In between other stuff, I'm researching a book on the best of Norfolk's walks at present. This took me to the Brecks to do a walk at Santon Downham (where I managed to fail to see Parrot Crossbills, Otters, Lesser Spotted Woodpeckers, Woodlarks or indeed anything of note). But this enabled me to call in at Wayland Wood - home of babes in the wood - to see whether Yellow Star-of-Bethlehem was flowering. This is a very rare plant indeed - and Wayland Wood is the best place to see it anywhere in the UK. Unless you are me, for I had failed to find it on three previous visits. Whether I was too early, too late or too myopic, I am unclear. This week, however, my persistence paid off and I located a single plant flowering. Try as I might, I couldn't find any others - but 20 were found blooming today, just three mild days later!
Will's garden pond, as I fondly call it, is looking really good at the moment. Great White and Little Egrets were both present. It was covered in ducks, with 20 Shoveler, loads of Teal and two Pintail (including the male below). Gotta be good for a Lesser Yellowlegs or Garganey or Whiskered Tern if it stays like this...
So that's the 'star' done. What about the 'polar'? Well, this is a bit more tangential, but it relates to the Glaucous Gull - a brute of an Arctic bird - that has taken up residence around Norwich this winter. I had seen it once on a flying visit to the city's waterworks while on the school run. I had dipped it a few times elsewhere. But when Will Soar spotted it back on his garden pond (aka Earlham Marshes) just before my lunch break on Wednesday, I could not resist scooting down and shooting it with the spring sun at my back. A lovely, lovely bird.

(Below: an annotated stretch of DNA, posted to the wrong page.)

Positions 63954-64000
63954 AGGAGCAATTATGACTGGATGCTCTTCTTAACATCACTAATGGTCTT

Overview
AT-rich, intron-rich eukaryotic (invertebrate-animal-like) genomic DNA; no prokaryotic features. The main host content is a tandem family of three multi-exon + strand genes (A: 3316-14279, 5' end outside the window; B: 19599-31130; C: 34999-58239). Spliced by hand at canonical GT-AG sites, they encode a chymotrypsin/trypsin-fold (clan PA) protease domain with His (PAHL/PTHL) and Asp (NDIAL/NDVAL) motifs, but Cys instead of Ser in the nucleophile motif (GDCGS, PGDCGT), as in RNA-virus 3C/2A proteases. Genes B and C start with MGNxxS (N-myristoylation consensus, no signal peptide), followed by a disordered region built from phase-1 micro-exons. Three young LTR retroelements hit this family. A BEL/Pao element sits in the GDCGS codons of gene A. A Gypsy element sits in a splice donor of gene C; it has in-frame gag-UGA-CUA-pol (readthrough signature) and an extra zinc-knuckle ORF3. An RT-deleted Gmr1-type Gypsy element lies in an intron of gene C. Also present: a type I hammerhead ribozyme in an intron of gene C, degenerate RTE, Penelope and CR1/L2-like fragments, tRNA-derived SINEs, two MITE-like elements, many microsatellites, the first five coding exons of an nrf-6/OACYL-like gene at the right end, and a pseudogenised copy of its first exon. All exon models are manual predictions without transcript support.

People have been asking me about Antarctica recently. It's chilling to think that it's nearly a decade since I worked there - and ended up writing this book. The ship I worked on as an expedition guide was called the Polar Star. Sadly, it is no longer with us, having had an encounter with an underwater pinnacle of rock - a reminder that tourism to wild places is not always straightforward. Anyhow, Poles and stars have sort of both featured in my wildlife week as March draws to a close.